With this episode, we bid farewell to Colonel Cypher, the only recurring character we’ve had, unless you count that one Overunit who’s in both “Judgment” and “And Madness Shall Reign”. There’s not that much to say about him really; he has at most a dozen lines, and really I’m only interested at all because he was in that episode of Doctor Who back in the sixties, but it’s odd, given that they don’t recycle any other actors, that they’d bring Lorne Cossette back for three separate appearances and then not really do anything with him. It’s doubly a shame since his off-screen involvement at the beginning seems like it should be setting something up for later in the episode — have Cypher actually having sacrificed something. Put him in an eyepatch, maybe, or missing a hand. Now, you’ve given Cypher a reason to be invested in the lie: he doesn’t want to face the fact that his sacrifice was for a traitor. When he finally is convinced of Christine’s duplicity, his sense of betrayal is all the more personal. Instead, he barely reacts at all to the knowledge that Christine is an undercover Dread Overunit.
Speaking of guest characters, though, it occurs to me that Lord Dread is fairly egalitarian in his hiring practices. It’s true that we mostly see men in the bling and monocles, but there seem to be a fairly even gender balance otherwise among Dread Youth and Overunits. And, of course, we seem to have two comparatively similar instances where Dread sends one of his trusted Overunits out to actually do boots-on-the-ground infiltration and subversion. Jason back in “The Mirror in Darkness” and Christine here. I’ve repeatedly called this show a bit of a sausage party, but now that I’m looking back at the numbers, it’s not nearly so bad as I thought. Of the episodes that have a major guest role, the major guest actor is a woman in “Shattered”, “Wardogs”, “A Fire in the Dark”, “Gemini and Counting”, and “Freedom One”. The guest character is male in “The Abyss”, “Final Stand”, “Pariah”, “The Mirror in Darkness”, “The Intruder”, “Judgment” and “The Eden Road”. “And Study War No More” and “Flame Street” have both male and female major guest roles. It does lean a bit male, but five to seven is hardly overwhelming (And it’s closer if you count “The Rose of Yesterday” which clearly would have had a major female character). So it certainly seems like they’ve pretty much got their act together with regards to their guest cast (in that dimension at least. Obviously, I’d like to see a few more non-white faces), even if the main cast is too male.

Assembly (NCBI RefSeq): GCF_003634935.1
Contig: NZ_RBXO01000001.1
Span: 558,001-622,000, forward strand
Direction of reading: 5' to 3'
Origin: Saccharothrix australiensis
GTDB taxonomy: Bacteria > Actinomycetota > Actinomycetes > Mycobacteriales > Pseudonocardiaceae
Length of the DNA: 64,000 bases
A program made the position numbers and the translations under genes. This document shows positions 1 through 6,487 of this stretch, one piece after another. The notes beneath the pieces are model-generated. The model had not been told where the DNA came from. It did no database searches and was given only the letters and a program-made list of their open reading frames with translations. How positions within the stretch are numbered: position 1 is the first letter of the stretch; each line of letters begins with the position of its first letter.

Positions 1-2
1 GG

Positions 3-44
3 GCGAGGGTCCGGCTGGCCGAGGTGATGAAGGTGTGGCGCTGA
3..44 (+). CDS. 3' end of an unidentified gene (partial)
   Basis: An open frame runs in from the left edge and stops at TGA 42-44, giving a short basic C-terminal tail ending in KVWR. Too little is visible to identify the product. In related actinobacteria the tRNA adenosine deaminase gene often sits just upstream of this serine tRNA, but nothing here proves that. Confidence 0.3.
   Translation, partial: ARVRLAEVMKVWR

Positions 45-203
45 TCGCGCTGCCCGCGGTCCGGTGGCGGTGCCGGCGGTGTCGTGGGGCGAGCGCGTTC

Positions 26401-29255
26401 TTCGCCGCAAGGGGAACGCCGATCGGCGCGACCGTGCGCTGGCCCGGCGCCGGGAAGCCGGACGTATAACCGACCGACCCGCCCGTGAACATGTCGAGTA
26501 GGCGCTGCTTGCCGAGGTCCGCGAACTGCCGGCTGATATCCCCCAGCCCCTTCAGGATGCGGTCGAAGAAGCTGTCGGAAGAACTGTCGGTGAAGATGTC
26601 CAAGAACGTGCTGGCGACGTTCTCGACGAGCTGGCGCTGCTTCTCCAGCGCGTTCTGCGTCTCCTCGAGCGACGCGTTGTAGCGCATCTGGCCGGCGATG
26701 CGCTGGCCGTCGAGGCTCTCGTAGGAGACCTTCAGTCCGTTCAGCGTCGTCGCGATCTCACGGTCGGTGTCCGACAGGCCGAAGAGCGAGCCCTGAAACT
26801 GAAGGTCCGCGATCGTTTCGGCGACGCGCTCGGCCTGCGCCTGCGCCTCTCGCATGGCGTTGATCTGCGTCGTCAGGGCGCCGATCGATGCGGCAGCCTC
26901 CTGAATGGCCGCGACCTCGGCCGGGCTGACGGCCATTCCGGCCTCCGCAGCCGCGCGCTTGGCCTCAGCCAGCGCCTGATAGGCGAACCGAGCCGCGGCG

At this stage, there’s no real point in complaining that Scout gets exactly one line of dialog (he says something vaguely suggestive about looking forward to seeing what Freedom One looks like), and the others don’t fare much better. There isn’t enough show to do justice to all these characters. Even Power Rangers Megaforce usually manages to give everyone something to do if not every episode, at least between every pair. The big issue is evolving into them giving Cap too much screen-time.
And the fight-scenes, of course. The fight scene was lovely and all, but it takes up a big enough chunk of the third act that the plot feels like it fizzles out. I mean, the whole B-plot with Pilot and Elzar is based around the idea that he’s the only one who can out Christine. But you know what he never does? Out her. She’s already given herself away before he even gets there. This show doesn’t really know how to spend its time on things.
Given Gundar’s death scene earlier, it feels like a serious failure not to have anyone be visibly affected by the fact that the “Voice of the Resistance”, who the human survivors seem so reliant on for their hope, would turn out to be an elaborate lie. We don’t hear the beginning of Elzar’s broadcast, but I’d like to believe that he’d chosen to report that Freedom One had fallen in battle, rather than dishearten the resistance with word of her betrayal, and that would have been a good scene to actually show us. It’s implied that Christine had tortured Elzar when he’d been imprisoned by Dread, and a show that wasn’t written like its own comic book abridgment could have done a lot with that, showing Elzar torn between wanting justice and revenge against her, and understanding, because of things like Gundar’s death, that even though Freedom One was a lie, the idea of her was important to the resistance. It would have played in really well with what I was saying back during “A Summoning of Thunder (Now that I think of it, I wonder if Christy Marx had that in mind too, given the direct reference to that episode’s title)” about Captain Power being more important as a symbol than as an actual military leader — and that would have also worked well to lead into the changes in his character planned for season 2, as he increasingly fails in the role of a symbolic “face man” for the resistance.
The bad news is that we’re nearing the end of Captain Power‘s run. The good news is, the rest of the series is essentially one continuous story, so keep your fingers crossed — maybe they’ll get it down for the big send off.
- In case you’ve forgotten, you can get the complete series of Captain Power and the Soldiers of the Future on DVD from amazon.com